The Ocean View School District has filed two lawsuits after claiming an uncovered garbage dump near two Huntington Beach campuses is making students ill.
Two schools in the OVSD, Oak View Elementary and Oak View Preschool, are directly across the street from Rainbow Environmental Services, described as a trash transfer station on its website.
Gina Clayton-Tarvin, president of the OVSD Board of Trustees, said “the trash transfer station used to be employee owned but was purchased by Republic for $112 million.”
Clayton-Tarvin said Oak View was built in the early 1960s, well before Rainbow opened on Nichols Lane in the early 1980s.
“The dump is completely open air, there is no enclosure, like is now mandatory under current California law,” Clayton-Tarvin said.
In November 2013, Huntington Beach city officials approved Rainbow Environmental Services application to change zoning on a 4-acre site at the corner of Warner Avenue and Nichols Lane, just 30 feet away from Oak View Preschool, from residential to industrial. The move would allow Rainbow Environmental Services to move its administration building and garbage truck fleet to the site. The OVSD is now suing the city of Huntington Beach to overturn the rezoning.
The district filed a lawsuit stating that the California Air Quality Act (CEQA) was violated in the rezoning of the property next to the preschool by not addressing the significant impacts development of industrial uses would have on adjacent schools and nearby residences, according to OVSD attorney Ed Conner. This case is going to trial on June 2, 2015, in Santa Ana Superior Court.
“Since I was elected last November we have been working aggressively to find a resolution,” Huntington Beach city attorney Michael Gates said.
The OVSD has also filed a nuisance lawsuit against Rainbow Environmental Services and its owner Republic Services to get the trash processing plant to enclose all operations or shut them down.
In the past six months the SCAQMD has issued four violations to RES, most recently in March.
“They are conducting illegal garbage processing operation,” Conner said. “They are tipping and they are sorting and they are transferring sold waste, raw garbage outside an enclosure. It’s supposed to be inside of a building.”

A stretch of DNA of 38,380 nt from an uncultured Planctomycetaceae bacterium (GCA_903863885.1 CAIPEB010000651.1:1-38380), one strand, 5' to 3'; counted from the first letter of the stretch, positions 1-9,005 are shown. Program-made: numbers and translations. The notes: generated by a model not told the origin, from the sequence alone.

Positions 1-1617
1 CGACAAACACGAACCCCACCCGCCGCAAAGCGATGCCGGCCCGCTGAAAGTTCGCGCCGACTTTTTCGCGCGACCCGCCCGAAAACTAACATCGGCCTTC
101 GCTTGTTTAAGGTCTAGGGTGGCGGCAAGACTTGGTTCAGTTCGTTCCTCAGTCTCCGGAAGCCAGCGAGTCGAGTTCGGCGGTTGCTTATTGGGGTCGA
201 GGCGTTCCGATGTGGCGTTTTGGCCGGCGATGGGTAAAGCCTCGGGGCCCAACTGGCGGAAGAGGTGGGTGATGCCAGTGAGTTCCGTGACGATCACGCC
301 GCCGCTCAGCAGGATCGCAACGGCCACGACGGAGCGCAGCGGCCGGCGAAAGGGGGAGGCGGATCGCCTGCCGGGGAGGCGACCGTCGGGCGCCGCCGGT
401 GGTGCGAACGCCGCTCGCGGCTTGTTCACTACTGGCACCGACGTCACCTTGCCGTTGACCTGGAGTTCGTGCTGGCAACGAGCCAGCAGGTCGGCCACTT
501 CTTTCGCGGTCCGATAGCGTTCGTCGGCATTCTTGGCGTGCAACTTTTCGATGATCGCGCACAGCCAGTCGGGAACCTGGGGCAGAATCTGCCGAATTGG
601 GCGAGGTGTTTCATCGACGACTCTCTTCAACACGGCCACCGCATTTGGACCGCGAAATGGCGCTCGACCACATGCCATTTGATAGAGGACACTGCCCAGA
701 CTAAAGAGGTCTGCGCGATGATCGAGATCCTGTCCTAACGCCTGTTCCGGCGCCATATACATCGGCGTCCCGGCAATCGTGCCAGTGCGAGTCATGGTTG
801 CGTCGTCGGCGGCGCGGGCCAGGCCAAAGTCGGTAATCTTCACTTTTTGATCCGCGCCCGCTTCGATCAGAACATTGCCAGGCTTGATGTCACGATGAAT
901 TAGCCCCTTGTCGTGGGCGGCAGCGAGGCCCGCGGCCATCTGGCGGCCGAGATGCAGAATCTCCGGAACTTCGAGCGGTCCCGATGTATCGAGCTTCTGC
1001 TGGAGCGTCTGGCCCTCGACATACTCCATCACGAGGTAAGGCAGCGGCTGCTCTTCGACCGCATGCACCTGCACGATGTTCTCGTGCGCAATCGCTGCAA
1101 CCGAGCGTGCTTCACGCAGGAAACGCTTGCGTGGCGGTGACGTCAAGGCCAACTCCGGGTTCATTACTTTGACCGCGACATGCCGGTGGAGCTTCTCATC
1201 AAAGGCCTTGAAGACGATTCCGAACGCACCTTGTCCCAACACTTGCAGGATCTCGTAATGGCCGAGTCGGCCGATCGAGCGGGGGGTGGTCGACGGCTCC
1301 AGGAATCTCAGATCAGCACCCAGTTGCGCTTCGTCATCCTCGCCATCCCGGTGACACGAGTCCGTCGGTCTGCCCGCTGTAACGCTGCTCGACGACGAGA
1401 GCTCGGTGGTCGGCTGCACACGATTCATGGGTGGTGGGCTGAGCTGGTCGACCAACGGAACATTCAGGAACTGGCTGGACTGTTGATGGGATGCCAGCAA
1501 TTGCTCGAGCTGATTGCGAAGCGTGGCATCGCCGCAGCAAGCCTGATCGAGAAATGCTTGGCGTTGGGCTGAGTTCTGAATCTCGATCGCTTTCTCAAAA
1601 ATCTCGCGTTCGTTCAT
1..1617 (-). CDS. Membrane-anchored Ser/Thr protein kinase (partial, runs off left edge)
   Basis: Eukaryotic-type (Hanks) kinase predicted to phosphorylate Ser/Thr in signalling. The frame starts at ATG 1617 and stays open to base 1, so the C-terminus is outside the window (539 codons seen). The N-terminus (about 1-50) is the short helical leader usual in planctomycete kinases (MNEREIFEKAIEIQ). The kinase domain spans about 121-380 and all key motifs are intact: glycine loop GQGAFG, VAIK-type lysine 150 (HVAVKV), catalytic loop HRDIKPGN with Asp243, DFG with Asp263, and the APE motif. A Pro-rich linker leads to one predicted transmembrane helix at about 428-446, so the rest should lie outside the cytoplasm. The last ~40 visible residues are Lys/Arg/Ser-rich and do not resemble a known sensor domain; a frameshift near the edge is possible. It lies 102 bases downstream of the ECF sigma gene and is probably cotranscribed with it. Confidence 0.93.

According to Rainbow Environmental Services website, “Rainbow’s 17-acre campus is located in Huntington Beach, California. It is the site of our transfer station that is permitted to accept 4,000 tons per day. Our state-of-the-art single stream clean material recovery facility and several mixed waste processing stations were designed to efficiently handle various material streams such as green and wood waste, commercial and multifamily waste, and construction and demolition debris.”
OVSD trustees said the facility is currently only processing about half of that, so there is clearly room to grow.
John Briscoe, OVSD Board of Trustees Clerk, said the stench from Rainbow is making children vomit at school daily and says the seagulls who grab animal carcasses from the open trash areas fly onto school property and drop the bones where kids play.
Margaret Friedmann, who has been teaching at Oak View Elementary for 17 years, said the students routinely run from seagulls to escape their feces. Friedmann said the birds leave excrement everywhere, including on students’ lunch tables.
In addition to the foul odor and seagull problems, the children have also dealt with potentially toxic concrete dust in recent months from crushing going on at RES, Clayton-Tarvin said.
“The kids sometimes come in from lunch and from playing and they have concrete dust on them, you know concrete is a carcinogen, this is something that should not be allowed,” Clayton-Tarvin said.
Sue Gordon, a representative of Rainbow Environmental Services, provided this statement to KTLA in response to our requests for an interview:
“Republic Services in Phoenix forwarded me your request for information regarding the Ocean View School District lawsuit against Rainbow Environmental Services. It is a matter of company policy to not comment on litigation — in this instance allegations of odor.”
The nuisance abatement case is scheduled for a jury trial in October.
Correction: An earlier version incorrectly stated the school district was suing the city. This post has been updated.